Figure 10 summarizes our current findings. In this study we investigated all current known functions of S1P: induction of ER stress response, induction of cholesterol and fatty acid biosynthesis, processing of BBF2H7 to effect Sec23a expression, and the processing of the α/β subunit precursor of N-acetylglucosamine-1-phosphotransferase complex (GNPTAB). Recently it was demonstrated that GNPTAB, involved in the addition of mannose 6-phosphate residues on lysosomal enzymes, is a direct S1P substrate . In our preliminary experiments, there is at least equivalent GNPTAB α/β precursor cleavage activity in S1Pcko chondrocytes as in chondrocytes from its wild type littermates (not shown). This indicates that this activity is not lost in S1Pcko chondrocytes and therefore not causal to the mutant phenotypes. Besides, mucolipidosis II (Gnptabc.3082insC) mice (which lack GNPTAB) do not exhibit lack of endochondral bone formation or Col II entrapment in the ER . Our studies thus indicate that activities associated with current known functions of S1P cannot provide for a direct molecular explanation of S1Pcko phenotypes, especially the entrapment of pro-Col IIB in the ER. We therefore propose that S1P has additional, novel substrates in chondrocytes (schematized in Fig. 10), likely non-transcription factor-related, that is vital to normal cartilage development; at least one of these substrates is specific and indispensable for pro-Col IIB processing and/or trafficking from the ER. The identification of this novel S1P substrate will not only allow for a molecular understanding of S1Pcko phenotypes, but will also allow for an unraveling of the molecular mechanism involved in pro-Col IIB trafficking, a phenomenon that still remains poorly understood. Our studies thus indicate an increased breadth of S1P functions in chondrocytes mandatory for normal cartilage development.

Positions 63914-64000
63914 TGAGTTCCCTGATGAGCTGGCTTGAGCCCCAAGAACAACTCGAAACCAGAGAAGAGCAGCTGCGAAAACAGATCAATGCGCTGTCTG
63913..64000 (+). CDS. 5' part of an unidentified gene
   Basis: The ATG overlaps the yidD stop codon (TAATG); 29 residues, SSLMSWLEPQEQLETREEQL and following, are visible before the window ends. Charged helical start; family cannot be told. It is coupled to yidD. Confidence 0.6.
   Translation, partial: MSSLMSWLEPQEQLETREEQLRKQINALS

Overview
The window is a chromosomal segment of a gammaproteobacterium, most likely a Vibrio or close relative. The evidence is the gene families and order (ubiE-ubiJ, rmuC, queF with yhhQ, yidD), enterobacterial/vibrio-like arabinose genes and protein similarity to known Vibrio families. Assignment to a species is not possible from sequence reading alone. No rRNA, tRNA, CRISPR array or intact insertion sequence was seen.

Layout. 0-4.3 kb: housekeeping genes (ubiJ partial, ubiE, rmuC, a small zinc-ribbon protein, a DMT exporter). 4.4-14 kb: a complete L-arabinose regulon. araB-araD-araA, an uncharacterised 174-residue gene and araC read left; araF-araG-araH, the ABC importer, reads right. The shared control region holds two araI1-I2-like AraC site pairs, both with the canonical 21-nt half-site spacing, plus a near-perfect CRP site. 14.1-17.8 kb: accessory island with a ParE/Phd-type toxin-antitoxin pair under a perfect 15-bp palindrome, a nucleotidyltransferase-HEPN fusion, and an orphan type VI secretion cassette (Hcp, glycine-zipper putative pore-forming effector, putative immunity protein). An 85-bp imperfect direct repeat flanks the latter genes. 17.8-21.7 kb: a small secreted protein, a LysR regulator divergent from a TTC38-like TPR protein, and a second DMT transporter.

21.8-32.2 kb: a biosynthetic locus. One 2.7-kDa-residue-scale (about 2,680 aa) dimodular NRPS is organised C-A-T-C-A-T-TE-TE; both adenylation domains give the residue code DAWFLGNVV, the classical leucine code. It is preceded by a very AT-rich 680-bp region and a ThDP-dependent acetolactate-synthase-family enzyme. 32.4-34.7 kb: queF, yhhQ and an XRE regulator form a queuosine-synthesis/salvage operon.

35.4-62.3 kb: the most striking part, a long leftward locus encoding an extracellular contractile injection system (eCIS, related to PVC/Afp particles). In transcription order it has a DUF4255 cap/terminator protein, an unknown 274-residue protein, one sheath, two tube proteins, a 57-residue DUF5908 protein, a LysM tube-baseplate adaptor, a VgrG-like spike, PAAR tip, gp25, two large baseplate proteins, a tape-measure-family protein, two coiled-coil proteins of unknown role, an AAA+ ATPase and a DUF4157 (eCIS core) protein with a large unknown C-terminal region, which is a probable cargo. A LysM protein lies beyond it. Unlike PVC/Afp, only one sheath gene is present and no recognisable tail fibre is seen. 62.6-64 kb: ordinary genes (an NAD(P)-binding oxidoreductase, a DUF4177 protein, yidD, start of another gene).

S1P is historically known for processing the transcription factors ATF6 and SREBPs. Two relatively recently discovered activities include the processing of BBF2H7 and the α/β subunit precursor of N-acetylglucosamine-1-phosphotransferase complex (GNPTAB). Of these four known activities, only SREBPs activities relating to cholesterol and fatty acid homeostasis are down-regulated in S1Pcko chondrocytes, with maximal down-regulation of Scd1. However this does not appear to be responsible for the S1Pcko mutant phenotypes as pro-Col IIB retention in chondrocytes or lack of endochondral bone development is not seen in Scd1−/− mice. The retention of pro-Col IIB in the ER could be due to changes in ER membrane lipid composition, though unlikely as pro-Col IIB retention is not seen in Scd1−/− mice. Processing of additional, yet unidentified, S1P substrates in chondrocytes likely modulate pro-Col IIB trafficking from the ER. Lack of endochondral bone formation is probably due to the abnormal cartilage matrix devoid of Col II, or due to unidentified S1P-regulated processes. In the figure, blue arrows indicate activities that are normal in S1Pcko chondrocytes; red arrows indicate activities that are down-regulated or abnormal in S1Pcko. Dashed arrows with a question mark indicate the possibility of these mechanisms directed by novel S1P substrates, but nothing more is known as yet.